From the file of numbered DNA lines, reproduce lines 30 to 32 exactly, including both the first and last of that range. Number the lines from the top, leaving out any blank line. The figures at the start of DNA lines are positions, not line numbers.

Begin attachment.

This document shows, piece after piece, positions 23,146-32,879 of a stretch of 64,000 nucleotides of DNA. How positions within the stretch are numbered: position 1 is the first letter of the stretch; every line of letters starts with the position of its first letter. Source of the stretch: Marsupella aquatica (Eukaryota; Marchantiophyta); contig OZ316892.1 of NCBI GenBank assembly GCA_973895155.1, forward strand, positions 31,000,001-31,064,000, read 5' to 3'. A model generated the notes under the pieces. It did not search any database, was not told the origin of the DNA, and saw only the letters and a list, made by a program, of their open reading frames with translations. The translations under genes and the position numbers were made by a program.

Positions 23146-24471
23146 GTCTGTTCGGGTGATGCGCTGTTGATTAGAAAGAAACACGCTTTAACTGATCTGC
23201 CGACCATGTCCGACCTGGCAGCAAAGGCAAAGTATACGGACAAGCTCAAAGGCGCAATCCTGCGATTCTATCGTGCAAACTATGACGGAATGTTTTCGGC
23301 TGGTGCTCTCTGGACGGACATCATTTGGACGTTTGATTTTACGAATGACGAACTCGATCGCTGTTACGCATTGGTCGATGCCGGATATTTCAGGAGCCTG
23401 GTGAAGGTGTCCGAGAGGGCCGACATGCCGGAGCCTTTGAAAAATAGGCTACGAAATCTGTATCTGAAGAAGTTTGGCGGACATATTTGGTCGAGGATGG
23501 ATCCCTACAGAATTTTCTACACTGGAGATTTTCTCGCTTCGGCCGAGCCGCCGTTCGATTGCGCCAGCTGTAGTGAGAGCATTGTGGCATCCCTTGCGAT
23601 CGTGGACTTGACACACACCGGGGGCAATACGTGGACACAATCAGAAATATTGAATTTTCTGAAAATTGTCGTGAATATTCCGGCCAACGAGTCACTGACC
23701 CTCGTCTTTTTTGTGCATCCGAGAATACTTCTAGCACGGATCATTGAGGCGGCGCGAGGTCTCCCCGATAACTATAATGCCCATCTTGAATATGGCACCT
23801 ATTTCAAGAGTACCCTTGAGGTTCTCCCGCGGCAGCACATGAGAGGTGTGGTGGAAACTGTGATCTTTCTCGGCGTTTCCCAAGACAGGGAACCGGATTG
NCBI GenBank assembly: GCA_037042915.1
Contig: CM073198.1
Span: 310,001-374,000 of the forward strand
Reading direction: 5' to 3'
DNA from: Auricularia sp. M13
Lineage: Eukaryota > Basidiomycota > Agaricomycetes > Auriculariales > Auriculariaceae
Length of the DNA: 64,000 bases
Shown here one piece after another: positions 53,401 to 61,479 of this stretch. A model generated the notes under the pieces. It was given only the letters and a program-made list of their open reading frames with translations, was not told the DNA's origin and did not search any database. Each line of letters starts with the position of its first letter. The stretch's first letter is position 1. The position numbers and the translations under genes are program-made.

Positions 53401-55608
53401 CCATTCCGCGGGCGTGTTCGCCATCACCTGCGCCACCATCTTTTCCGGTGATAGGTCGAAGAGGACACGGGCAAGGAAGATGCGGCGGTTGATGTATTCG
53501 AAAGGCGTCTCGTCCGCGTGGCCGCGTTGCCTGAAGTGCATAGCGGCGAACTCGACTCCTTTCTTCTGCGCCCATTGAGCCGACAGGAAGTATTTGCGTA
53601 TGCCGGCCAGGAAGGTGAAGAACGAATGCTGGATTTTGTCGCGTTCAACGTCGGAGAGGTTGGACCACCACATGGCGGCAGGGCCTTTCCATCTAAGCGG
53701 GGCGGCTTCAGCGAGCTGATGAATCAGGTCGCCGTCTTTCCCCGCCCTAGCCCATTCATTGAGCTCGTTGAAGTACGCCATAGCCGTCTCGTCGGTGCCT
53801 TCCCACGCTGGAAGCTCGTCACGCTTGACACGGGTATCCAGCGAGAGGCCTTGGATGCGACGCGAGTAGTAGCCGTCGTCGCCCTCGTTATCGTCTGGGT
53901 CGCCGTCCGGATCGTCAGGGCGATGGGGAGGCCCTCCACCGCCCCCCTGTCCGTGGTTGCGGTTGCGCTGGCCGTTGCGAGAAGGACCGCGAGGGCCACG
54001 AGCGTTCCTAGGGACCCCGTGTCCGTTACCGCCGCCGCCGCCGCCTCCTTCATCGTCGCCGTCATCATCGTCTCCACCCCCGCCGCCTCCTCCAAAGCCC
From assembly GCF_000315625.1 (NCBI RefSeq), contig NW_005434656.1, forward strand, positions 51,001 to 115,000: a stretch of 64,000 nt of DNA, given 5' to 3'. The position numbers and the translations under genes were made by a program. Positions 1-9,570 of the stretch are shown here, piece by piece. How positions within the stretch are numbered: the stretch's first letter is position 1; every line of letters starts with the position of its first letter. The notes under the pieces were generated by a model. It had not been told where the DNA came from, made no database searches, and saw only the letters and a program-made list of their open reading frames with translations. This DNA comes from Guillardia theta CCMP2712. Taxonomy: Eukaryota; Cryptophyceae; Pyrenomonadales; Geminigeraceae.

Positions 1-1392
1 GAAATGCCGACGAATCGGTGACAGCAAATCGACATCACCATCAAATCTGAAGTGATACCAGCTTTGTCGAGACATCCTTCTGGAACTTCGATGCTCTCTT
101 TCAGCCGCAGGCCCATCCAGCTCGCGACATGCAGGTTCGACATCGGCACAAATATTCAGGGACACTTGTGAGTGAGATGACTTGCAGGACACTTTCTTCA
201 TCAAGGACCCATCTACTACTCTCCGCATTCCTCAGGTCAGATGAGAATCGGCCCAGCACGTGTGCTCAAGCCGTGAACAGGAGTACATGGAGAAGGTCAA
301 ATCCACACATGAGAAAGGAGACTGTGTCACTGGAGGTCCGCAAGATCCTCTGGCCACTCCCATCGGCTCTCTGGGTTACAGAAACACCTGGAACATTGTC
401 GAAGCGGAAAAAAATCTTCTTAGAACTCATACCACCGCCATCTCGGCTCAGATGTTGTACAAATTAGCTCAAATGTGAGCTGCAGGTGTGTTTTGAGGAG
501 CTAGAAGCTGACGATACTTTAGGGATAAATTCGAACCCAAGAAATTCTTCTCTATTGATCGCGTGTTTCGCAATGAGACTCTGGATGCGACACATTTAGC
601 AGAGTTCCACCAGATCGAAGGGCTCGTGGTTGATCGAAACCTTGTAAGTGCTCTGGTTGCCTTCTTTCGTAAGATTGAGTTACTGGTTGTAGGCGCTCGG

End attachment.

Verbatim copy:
101 TCAGCCGCAGGCCCATCCAGCTCGCGACATGCAGGTTCGACATCGGCACAAATATTCAGGGACACTTGTGAGTGAGATGACTTGCAGGACACTTTCTTCA
201 TCAAGGACCCATCTACTACTCTCCGCATTCCTCAGGTCAGATGAGAATCGGCCCAGCACGTGTGCTCAAGCCGTGAACAGGAGTACATGGAGAAGGTCAA
301 ATCCACACATGAGAAAGGAGACTGTGTCACTGGAGGTCCGCAAGATCCTCTGGCCACTCCCATCGGCTCTCTGGGTTACAGAAACACCTGGAACATTGTC